Professors shouldn’t require sick notes when students miss class

Living in a residence hall is an easy way to quickly spread germs. Not only are people in close quarters, but students’ immune systems are weakened from a lack of sleep and stress, especially around midterms. When students do get sick and have to miss classes, they have to work around professors’ preferences for making up assignments – which often isn’t as easy or accommodating as it could be, especially when it comes to getting doctor’s notes.

Class attendance is a significant part of students’ grades in some classes, so professors require doctor’s notes before they let students miss class or make up an assignment without a grade penalty. But each trip to the Colonial Health Center costs $30, which is an out-of-pocket expense for students, unless they have GW health insurance.

Getting official proof of an illness isn’t affordable, and having a cold doesn’t always warrant a trip to the doctor. It is fairly easy to tell the difference between having a bad cold that requires extra rest and fluids and needing professional medical attention. It still may be best for ill students, and their peers, to skip class when they’re sick, even if they don’t need to see a doctor.

Professors can help make sure germs don’t spread and that ill students aren’t overwhelmed by missing class by not requiring doctor’s notes. Getting official documentation is an undue burden on ill students, so professors should be more flexible.

Going to the Colonial Health Center is especially expensive for low-income students. If GW wants to shed its image of being a “rich kid school,” officials should eliminate extra costs, like the Colonial Health Center’s.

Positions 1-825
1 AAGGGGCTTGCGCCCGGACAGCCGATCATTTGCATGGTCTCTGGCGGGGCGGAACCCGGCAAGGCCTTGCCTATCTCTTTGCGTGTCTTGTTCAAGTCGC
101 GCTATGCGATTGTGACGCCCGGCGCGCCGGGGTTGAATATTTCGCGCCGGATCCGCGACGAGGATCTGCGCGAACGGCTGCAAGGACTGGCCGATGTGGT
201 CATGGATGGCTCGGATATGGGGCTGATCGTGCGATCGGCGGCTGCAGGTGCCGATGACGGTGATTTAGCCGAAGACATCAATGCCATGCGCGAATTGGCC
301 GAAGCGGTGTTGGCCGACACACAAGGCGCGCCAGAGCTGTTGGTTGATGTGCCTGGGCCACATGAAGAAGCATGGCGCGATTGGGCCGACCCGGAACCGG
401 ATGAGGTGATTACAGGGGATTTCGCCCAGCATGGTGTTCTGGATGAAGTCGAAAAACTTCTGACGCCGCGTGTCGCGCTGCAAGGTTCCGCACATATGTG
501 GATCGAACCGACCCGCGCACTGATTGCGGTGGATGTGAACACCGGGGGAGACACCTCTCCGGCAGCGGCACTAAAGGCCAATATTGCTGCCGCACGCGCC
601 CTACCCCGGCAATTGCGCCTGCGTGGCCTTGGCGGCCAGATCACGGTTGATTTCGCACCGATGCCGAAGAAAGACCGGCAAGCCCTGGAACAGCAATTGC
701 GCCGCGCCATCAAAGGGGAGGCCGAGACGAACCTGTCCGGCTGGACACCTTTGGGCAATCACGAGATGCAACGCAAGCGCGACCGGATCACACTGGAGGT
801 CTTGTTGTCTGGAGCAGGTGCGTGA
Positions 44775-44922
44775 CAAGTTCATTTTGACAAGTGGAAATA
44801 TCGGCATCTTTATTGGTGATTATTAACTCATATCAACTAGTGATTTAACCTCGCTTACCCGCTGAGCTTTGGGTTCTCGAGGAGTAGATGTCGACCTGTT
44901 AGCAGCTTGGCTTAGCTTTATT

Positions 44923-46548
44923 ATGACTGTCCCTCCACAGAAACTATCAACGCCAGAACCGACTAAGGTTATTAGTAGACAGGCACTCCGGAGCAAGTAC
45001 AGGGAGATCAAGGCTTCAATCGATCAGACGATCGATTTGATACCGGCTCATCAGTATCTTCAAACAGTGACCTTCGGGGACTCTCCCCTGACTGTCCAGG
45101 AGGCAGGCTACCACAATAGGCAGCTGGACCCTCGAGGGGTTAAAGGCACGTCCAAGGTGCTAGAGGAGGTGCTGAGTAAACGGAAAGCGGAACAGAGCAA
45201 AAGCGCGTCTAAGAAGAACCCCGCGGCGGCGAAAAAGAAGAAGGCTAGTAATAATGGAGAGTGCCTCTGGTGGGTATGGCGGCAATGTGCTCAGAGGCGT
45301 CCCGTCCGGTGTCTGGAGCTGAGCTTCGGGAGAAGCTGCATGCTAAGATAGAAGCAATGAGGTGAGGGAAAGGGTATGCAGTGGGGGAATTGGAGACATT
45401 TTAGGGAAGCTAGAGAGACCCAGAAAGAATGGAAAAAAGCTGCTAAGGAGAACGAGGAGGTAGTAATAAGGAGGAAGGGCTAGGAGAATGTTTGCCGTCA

The appointment expense isn’t necessarily Colonial Health Center’s fault. Although the $30 cost may be high for some students, having a flat appointment rate allows students go to the doctor for any number of reasons. If there were to be different prices for different types of appointments, scheduling appointments and the process to check in and out would be trickier.

The Colonial Health Center should lower costs for shorter visits. Peer institutions, like Boston and Emory universities, don’t have appointment fees at all. At BU, students aren’t charged unless they need a physical exam or additional services. At Emory, medical visits are included in students’ cost of attendance. Like our peer institutions, GW should find a way to either reduce prices for certain services or include medical coverage in our overall cost of attendance.

Clearly, this is a prominent issue on campus. A few Student Association candidates have even made it a point in their platforms to lower Colonial Health Center fees. Ideas that have been floated by candidates include waiving a fee for appointments at the Colonial Health Center that are less than 15 minutes and free notes for class excuses.

If it’s unreasonable to change health center costs, professors should instead not require sick notes. It’s understandable that professors want sick notes – they don’t want to waste time on writing make-up exams and don’t want to give students a free ride to skipping class. But if students are really sick but don’t need a doctor or can’t afford to see one, professors should be understanding and not require an excuse.

Realistically, most students will get sick one or two times during a semester. And in many cases, students don’t want to miss a class or test. Although there will always be students who manipulate the system, most just need flexibility when dealing with an illness. But when students feel that they need to attend class, even if they are sick, peers are more likely to catch that illness. GW should help students stay healthy, and both the Colonial Health Center and professors can help do that.

Sara Brouda, a sophomore majoring in international affairs, is a Hatchet opinions writer.

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